6 November 2022

UPDATED: We made it! Menslink Great Walk ends with fundraising success

| Genevieve Jacobs
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group at Parliament House

Back where they began! The Menslink Great Walk team finish their 140-km trek. Photo: Threesides Marketing.

UPDATED 5 November, 4:30 pm: Some strolled, others limped and there was sheer relief etched on every face as the Menslink Great Walk team walked onto the lawns at Parliament House, five days after setting off on a 140-kilometre course around the ACT.

While the injury toll has been a little lower this year than in 2021, there are some extremely uncomfortable feet and leg muscles. Just a few kms from the end, Southside Physio’s Bjarne Krahe performed some last-minute neck treatment on the picnic table at Endeavour Park, Red Hill.

Family, friends and a lot of dogs joined for the final stretch, although Region Media HR superstar Tobi, who completed almost the entire course, had “pawsed” for a rest by this point.

Joining us on the final leg was Federal Member for Bean, Dave Smith. Among his roles is the Parliamentary Friends of Policing committee and he says that among the obvious social benefits provided by Menslink, their supportive, non-judgemental intervention also relieves pressure on all resources across justice systems.

man massaging neck

Bjarne Krahe works on Colonel Mark Coyle’s neck on a picnic table at Red Hill. Photo: G Jacobs.

“I’ve got two sons and in the ages between 13 and 20, things sometimes just don’t go the way you might expect,” he told Region Media. “You need extra support and assistance to get on track, and for someone to be there as a role model, to share their experiences and how their paths have unfolded can make a huge difference.”

The walk has had strong support from ACT Policing and from Corrections Commissioner Ray Johnson, who has trekked the full 140 kms. Commander Jo Cameron, who has worked extensively in domestic and family violence prevention was with us for the last leg, along with her Labrador Barney after a very long engagement with Menslink and its preventative work.

The fundraising total sits at $325,000 thanks to generous families, friends and colleagues who also believe that young men and boys are worth saving when they’re headed towards trouble, in the interests of creating the next generation of decent, good men.

You can continue to contribute until the end of November as the Menslink team hopes to reach a $350,000 target. Find out more here – and if you meet a walker, let them know how much you value their contribution. It was a long, hard slog, but worth it for the kids and young men it’ll help.

group of walkers

The Menslink walkers at Galilee School, Kambah. Photo: G Jacobs.

UPDATED 4 November, 4:30 pm: There’s one more day of walking for the Menslink walking team, who spent the day climbing through Coombs, Duffy and Chapman before we emerged on the Kambah Pool Rd and reached Galilee School.

We saw the first snake somewhere at the back of Chapman Ridge and plunged through several surefire “shortcuts” in the horse paddocks that would be better described as bottomless mud pits. But it was a spectacularly beautiful walk along the blue hills and lush paddocks where the Murrumbidgee winds through the valley.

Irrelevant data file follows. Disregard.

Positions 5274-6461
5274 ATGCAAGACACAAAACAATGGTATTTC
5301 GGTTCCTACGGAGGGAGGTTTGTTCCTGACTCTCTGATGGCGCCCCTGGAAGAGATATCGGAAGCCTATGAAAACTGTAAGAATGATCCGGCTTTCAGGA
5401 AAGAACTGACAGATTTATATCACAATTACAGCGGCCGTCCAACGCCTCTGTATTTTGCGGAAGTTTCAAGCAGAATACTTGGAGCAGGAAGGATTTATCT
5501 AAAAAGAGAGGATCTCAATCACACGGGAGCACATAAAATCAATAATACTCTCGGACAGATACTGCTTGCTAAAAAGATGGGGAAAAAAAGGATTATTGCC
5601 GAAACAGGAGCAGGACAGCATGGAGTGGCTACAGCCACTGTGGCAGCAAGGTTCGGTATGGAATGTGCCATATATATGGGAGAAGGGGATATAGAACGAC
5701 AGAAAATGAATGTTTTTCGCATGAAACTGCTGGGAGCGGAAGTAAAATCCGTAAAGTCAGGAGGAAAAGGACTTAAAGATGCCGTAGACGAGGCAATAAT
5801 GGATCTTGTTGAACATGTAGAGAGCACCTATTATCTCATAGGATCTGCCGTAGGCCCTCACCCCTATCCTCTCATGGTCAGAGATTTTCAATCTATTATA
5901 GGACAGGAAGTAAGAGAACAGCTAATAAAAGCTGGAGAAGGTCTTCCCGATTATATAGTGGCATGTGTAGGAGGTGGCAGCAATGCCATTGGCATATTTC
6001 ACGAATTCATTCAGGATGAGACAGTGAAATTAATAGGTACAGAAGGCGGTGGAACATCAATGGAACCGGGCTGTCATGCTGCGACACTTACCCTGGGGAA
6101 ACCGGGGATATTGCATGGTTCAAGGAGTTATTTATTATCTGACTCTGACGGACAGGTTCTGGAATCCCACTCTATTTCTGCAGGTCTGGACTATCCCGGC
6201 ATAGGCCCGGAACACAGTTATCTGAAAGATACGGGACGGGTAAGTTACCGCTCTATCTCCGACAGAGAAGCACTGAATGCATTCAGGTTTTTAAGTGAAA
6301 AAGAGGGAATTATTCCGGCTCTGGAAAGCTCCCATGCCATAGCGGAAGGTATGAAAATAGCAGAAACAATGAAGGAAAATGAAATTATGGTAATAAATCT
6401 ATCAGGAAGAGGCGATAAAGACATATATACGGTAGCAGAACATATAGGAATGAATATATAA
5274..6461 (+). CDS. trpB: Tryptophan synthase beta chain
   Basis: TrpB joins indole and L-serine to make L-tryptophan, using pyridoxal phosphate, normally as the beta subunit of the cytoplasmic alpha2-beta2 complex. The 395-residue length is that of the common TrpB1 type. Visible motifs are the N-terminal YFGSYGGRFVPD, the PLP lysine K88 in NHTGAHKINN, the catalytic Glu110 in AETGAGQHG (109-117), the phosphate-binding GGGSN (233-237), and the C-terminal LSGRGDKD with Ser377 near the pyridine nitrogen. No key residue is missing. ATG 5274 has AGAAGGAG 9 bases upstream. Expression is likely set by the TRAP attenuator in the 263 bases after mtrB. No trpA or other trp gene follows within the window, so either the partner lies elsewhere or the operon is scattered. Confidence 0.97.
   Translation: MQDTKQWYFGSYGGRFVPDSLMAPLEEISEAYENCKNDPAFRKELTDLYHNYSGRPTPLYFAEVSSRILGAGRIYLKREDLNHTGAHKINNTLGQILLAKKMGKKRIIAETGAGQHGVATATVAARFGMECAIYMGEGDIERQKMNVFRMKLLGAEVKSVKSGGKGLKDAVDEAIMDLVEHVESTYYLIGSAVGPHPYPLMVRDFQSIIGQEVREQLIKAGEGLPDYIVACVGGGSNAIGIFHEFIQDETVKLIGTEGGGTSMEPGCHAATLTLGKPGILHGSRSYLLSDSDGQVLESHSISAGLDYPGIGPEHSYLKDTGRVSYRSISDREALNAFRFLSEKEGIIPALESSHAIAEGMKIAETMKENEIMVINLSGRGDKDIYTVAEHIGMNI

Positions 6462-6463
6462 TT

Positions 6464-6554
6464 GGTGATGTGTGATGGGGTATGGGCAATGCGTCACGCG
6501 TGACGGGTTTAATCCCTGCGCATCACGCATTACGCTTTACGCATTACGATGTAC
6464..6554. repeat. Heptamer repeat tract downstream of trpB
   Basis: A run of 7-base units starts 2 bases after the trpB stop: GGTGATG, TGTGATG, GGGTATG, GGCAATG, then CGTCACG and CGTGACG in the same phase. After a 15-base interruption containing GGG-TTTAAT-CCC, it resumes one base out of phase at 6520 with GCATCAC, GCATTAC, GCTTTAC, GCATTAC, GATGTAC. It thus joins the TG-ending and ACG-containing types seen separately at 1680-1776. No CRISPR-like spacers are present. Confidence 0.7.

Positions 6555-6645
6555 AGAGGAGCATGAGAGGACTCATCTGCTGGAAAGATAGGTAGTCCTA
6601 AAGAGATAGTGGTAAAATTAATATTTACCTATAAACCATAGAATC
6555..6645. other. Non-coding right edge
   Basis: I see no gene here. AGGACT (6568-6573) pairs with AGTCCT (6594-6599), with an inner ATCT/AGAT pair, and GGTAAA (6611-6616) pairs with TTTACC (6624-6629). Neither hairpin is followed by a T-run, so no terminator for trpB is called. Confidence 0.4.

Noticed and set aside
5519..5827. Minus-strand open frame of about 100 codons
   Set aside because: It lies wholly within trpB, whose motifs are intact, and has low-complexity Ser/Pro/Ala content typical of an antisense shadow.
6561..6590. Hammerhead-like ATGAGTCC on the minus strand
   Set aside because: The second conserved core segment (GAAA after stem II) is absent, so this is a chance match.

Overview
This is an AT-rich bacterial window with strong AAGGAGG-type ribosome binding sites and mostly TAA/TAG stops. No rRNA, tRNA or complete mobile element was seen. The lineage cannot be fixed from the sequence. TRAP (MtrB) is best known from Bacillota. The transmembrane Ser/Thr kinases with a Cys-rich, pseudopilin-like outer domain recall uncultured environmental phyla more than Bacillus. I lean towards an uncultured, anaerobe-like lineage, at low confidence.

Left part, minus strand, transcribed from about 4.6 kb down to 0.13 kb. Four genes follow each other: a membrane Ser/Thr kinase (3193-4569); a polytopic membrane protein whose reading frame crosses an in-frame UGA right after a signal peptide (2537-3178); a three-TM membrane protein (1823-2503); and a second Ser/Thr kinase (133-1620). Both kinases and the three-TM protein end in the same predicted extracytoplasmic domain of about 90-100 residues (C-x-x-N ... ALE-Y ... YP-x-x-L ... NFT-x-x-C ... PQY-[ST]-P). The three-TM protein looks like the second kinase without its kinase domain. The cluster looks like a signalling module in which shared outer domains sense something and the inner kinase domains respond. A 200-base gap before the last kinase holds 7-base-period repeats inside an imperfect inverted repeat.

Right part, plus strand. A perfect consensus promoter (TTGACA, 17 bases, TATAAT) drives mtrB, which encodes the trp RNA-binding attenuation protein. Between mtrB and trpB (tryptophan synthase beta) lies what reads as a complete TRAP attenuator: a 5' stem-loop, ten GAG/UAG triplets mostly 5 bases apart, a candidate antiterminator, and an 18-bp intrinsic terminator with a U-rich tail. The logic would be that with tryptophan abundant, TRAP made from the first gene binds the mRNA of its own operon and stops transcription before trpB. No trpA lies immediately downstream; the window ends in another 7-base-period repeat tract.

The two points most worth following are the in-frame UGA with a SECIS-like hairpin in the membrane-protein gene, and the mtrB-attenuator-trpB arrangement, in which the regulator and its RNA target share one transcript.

Everyone is hurting, some more than others, and the queue for Bjarne Krahe’s physio treatments grows longer every day. Even Tobi the Labrador is flat out by this stage.

But waiting for us at lunch was a reminder of why this walk is so important. Galilee School principal Tim McNiven has worked closely with Menslink and Communities at Work, supporting students who have run out of other options to complete school.

The walkers ate a delicious lunch of chile con carne, fruit, muffins and snacks prepared by the hospitality course students before hearing from the principal about how education and the proper support can change young lives.

Woman and two men standing

Eve from Communities at Work, Galilee School principal Tim McNiven and Menslink CEO Martin Fisk. Photo: G Jacobs.

“The students arrive with us not having found success, having a very negative view of themselves and the future,” he told the group.

“If we can turn that around and get them talking about hope for the future, about aspirations, the expression of gratitude that comes to us from their families can be very humbling.

“I love it, and I know I speak on behalf of all the staff.”

After lunch, the crew walked on to Tuggeranong for our final night together before tomorrow’s finish at Parliament House. The fundraising total has now passed $300,000 from 1288 individual donors, who gave an average of $214 each.

You can contribute to individual walkers here as we edge closer to the $350,000 target that will help support boys and young men across Canberra. Look out for us tomorrow as we walk from Tuggeranong to Parliament House through the inner south and give us a hand.

Four men leaning against fence

Peter Whowell from ACT Police, Scott Eulenstein (Spinifex Tennis), Corrections Commissioner Ray Johnson and Adash Janiszewski (Providence Consulting). Photo: Region.

UPDATED: 3 November, 3 pm

On Day Three of a 140 km walk, it either all swings into place or every.single.thing starts to hurt.

Southside Physio’s Bjarne Krahe is doing a roaring trade each afternoon with the walkers, and one or two people might be regretting their somewhat breezy approach to training.

Today the walkers started from Belconnen, looped around the AIS, and across the O’Connor Ridge to Black Mountain and the Arboretum. We ended the day at Coombs, walking along the Molonglo in full spate.

Sunny skies accompanied us all the way but there’s no doubt that the rubble-strewn tracks around the mountain’s base and some unnavigable quagmires along the way were challenging.

Coming the other way, we met a group from Hall Rotary Club’s Aussie Peace Walk, out on a recce ahead of their event next March. They’ll be raising funds for Rob de Castella’s Indigenous Marathon Foundation and we paused briefly to share war stories and pass on warnings (fellas, the Cork Oak forest at the Arboretum was nowhere near as bad as you made out).

group of walkers

Hall Rotary Club peace walkers and Menslink team members meet somewhere at the bar of Black Mountain. Photo: G Jacobs.